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The Tale of India Pale Ale

OK, if you thought I was going to write this post in iambic pentameter, rhyming couplets or any other form of poetry, you clearly haven't been reading my blog up to this point. I have a basic and utilitarian command of the English language (sort of) and am happy when my co-workers don't point out any misspellings, grammatical errors, misplaced commas or stylistic crimes.

On to the beer...

As I've said here several times before, I love craft beer. I feel fortunate to be living at a time when brewing quality, small batch, beer is back in vogue. I realize that it never was out of vogue in most of the rest of the world, but here in the US, the period from 1960 to 1990 was dominated by large corporate breweries  making what was, to my taste, soulless beer.To put things in perspective, in 1992, the top 6 brewing companies controlled 92% of the US beer market. In the 1990's micro brewing started to pick up steam (no pun intended since Anchor Brewing in California,with it's Anchor Steam beer was one of the pioneers of US micro brewing). By 2011 there were more than 1,900 micro breweries operating in the US. For the first time, the total out put of the micro brewery class exceeded 5% of the annual US consumption by volume.

There are now an almost dizzying array of manufacturers, styles and alcohol contents available to consumers. I say, bring them on, the more the merrier! For almost two years now, my beer consumption has been heavily weighted toward a particular style - India Pale Ale. This particular style of beer is steeped in history and in come cases, myth. In researching for this post, I stumbled onto a wonderful article called Mythbusting the IPA, written by Pete Brown for All About Beer Magazine back in 2009. In it, Mr. Brown addresses "ten of the biggest myths around this fascinating legend―some wholly inaccurate―others merely misunderstood." If you have even a passing interest in the history of this beer, I highly recommend you take a few minutes to read his article.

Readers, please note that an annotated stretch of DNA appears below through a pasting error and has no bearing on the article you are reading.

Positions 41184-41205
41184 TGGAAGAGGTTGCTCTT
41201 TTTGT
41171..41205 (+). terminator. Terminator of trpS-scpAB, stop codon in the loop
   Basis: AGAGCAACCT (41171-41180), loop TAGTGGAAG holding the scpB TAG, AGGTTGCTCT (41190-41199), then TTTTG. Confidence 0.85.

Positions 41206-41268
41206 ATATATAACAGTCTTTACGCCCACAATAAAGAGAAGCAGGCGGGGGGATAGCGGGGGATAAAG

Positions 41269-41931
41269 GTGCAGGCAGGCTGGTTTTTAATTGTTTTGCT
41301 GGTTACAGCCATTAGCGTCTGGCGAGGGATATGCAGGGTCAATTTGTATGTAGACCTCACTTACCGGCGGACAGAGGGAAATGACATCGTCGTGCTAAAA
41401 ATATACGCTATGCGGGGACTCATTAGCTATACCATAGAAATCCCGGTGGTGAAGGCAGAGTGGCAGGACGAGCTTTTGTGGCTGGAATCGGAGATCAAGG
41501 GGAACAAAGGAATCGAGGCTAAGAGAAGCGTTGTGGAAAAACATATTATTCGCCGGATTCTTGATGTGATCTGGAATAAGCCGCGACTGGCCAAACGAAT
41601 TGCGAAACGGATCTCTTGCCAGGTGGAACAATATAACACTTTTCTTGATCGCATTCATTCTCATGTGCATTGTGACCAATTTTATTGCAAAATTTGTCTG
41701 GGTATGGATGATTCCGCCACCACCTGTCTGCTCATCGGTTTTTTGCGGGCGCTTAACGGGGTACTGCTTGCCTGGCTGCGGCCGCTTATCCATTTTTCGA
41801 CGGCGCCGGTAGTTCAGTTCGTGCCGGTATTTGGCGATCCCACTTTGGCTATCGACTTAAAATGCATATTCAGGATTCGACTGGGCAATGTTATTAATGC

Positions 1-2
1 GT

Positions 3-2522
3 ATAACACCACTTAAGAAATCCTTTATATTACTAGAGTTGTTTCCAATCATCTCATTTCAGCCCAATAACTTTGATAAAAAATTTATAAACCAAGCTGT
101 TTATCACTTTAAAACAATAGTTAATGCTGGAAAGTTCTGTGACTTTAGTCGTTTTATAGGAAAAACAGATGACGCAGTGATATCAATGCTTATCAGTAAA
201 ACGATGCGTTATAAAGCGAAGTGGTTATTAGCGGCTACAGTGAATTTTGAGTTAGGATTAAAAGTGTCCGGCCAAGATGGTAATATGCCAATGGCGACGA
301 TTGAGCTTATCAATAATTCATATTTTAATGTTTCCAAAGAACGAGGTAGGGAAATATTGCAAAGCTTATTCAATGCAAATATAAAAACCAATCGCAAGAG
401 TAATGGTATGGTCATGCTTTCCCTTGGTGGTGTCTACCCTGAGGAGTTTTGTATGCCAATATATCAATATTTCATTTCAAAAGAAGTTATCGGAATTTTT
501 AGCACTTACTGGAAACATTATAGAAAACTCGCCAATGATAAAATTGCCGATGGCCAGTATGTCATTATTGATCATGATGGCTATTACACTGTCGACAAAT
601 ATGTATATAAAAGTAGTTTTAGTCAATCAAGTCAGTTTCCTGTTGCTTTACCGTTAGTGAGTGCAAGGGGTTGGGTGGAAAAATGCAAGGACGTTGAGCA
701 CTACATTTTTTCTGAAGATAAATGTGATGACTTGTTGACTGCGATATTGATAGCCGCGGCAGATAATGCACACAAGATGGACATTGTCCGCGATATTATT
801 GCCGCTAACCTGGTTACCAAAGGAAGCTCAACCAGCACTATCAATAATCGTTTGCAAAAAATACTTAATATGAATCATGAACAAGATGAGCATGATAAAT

The Oxford Companion to Beer says that IPA is characterized by high levels of alcohol and hops. The floral nose and slightly bitter/dry taste are perfect for my palette. These beers pair wonderfully with a large variety of foods -- from pizza to steak -- and do quite nicely all alone. Again from the Oxford Companion: "Of all the styles, IPA is the most romanticized, mythologized and misunderstood. It inspires the fiercest debate, the greatest reverence and the wildest conjecture in the world of beer."

Every brewer in the business these days makes an IPA, more often than not, more than one. There are singles, doubles and triples, usually delineated by alcohol content. Some of the triples have ABV (alcohol by volume) contents in the double digit range, quite high for beer. However, the appeal of these beers is not the alcohol content, it's the taste and versatility in food pairing that makes them special to me. Over the past two years I have tried a great number of IPAs. Almost all have been good, some have been very good and a few have risen to the top (for me). They include:

Bell's Two Hearted Ale

Green Flash West Coast IPA

Stone Runination
I'm sure I'm doing a grave injustice to several others that I have truly enjoyed by not listing them here but in the spirit of brevity I'll close by saying that if you haven't tried the newer generation of these beers, you should. I know that I will keep seeking out the new ones as fast as they can make them.


  1. Love a bit of history. Great post!

  2. Good post. We, too, have a hard time putting IPA towards or at the top of the list of styles we enjoy most. Thanks for read.

    The BeerBlagers


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